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The reshuffle has left TMay weaker but has it hastened her departure?

January 10th, 2018

There’s still no obvious alternative

The former shadow CON minister and head of ConHome, Paul Goodman, has given his damning verdict on the reshuffle under the heading “The worst-handled reshuffle in recent history – perhaps ever”.

This, of course, follows other PM “set pieces” like her October conference speech and the GE17 campaign that didn’t go according to plan.

He highlights that “for several days, the media was full of stories about why the Prime Minister didn’t rate Justine Greening. If they had been knocked down, the latter might have been willing to stay on.” Undoubtedly TMay has made more enemies and Goodman raises the possibility that Greening and even DGreen might join the Brexit belligerents on the back benches.

So the Conservative’s very tight parliamentary position could get even tighter. If both Green and Greening back, say, a controversial Brexit amendment that reduces the government’s theoretical commons majority by four.

No doubt it adds to the number of CON MPs who are ready at the right moment to write to the Chair of the 1922 Committee asking for a confidence vote.

But Theresa May is still there. She is remarkably resilient and has managed to continue in spite of events that other earlier leaders would have found insurmountable. Losing the Conservative majority in June, her less than successful conference speech in October, and now, of course, this botched attempt to add sparkle to her government.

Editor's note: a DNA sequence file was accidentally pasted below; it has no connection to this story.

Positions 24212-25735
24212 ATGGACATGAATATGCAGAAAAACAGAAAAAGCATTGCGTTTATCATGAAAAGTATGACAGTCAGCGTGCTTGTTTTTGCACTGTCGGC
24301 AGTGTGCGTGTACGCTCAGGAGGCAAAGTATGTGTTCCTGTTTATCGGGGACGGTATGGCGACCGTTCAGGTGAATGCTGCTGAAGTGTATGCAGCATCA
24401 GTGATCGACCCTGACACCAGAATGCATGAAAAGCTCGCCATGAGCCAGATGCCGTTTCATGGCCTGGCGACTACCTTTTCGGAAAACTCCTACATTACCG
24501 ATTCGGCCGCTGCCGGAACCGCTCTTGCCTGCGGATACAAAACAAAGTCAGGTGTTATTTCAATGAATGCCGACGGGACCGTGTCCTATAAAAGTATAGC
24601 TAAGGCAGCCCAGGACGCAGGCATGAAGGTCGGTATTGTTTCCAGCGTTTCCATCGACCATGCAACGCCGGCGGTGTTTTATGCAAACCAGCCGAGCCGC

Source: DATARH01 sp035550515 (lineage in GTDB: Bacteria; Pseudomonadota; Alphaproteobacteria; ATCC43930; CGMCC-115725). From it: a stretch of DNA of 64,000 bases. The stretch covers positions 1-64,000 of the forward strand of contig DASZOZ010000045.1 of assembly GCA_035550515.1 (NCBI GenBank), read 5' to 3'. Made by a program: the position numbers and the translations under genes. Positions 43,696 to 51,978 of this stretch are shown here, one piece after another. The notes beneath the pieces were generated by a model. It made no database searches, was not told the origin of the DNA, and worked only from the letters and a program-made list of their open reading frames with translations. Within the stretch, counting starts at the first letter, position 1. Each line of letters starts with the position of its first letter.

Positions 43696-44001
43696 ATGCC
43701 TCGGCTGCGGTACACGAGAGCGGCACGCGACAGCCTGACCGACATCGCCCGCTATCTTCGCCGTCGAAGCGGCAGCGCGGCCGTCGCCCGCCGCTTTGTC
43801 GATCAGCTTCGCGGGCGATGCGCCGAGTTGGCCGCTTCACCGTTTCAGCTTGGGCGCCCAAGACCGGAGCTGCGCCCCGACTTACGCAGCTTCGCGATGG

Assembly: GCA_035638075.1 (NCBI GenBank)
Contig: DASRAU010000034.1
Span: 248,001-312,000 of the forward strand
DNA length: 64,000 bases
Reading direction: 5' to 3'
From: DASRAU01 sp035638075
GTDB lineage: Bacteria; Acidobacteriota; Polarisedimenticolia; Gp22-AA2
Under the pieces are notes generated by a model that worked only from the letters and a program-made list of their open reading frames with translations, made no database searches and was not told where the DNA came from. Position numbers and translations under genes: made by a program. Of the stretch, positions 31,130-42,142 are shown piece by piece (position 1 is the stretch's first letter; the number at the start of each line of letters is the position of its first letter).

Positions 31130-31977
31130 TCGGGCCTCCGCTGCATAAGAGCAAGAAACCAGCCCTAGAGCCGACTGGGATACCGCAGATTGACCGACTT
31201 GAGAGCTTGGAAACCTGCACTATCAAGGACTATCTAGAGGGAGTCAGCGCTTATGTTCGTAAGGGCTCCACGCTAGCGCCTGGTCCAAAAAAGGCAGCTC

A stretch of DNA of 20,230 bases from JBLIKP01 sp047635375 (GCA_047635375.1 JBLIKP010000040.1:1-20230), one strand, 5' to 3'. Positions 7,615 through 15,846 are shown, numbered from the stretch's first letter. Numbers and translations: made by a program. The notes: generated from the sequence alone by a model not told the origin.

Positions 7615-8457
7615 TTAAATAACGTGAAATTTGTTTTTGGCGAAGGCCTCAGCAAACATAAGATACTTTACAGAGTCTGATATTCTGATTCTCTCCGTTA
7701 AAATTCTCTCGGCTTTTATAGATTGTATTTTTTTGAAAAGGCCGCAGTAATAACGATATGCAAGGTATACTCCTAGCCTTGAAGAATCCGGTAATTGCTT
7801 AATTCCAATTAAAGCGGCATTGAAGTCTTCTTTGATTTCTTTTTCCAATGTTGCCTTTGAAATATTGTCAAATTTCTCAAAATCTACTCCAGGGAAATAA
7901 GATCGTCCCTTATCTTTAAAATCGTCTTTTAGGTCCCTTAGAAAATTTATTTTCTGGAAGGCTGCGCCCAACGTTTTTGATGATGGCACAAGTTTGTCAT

What saves her is that there is no obvious alternative. The 30% betting favourite following the election defeat last June, Boris Johnson, has now slipped sharply down; David Davis who looked like the best alternative for a long period is now down to just 3% in the betting; and two of the top three that the markets most rate, Rees-Mogg and Ruth Davidson are not even Cabinet ministers. The latter is not even an MP.

Boris is still second favourite but it is very hard to envisage him being able to secure the backing of enough MPs to get himself through to the members’ ballot.

Dominic Raab, who wasn’t given a cabinet position in the reshuffle and remains largely unknown outside the party, is now rated as a 5% chance on Betfair. He’s my long shot bet.

Andrea Leadsom is now down at a 3% chance.

Mrs May, meanwhile, continues to give the impression that she’d like to continue perhaps until tthe next general election. Maybe she will do that in spite of everything.

So I am not betting on her early departure.

Mike Smithson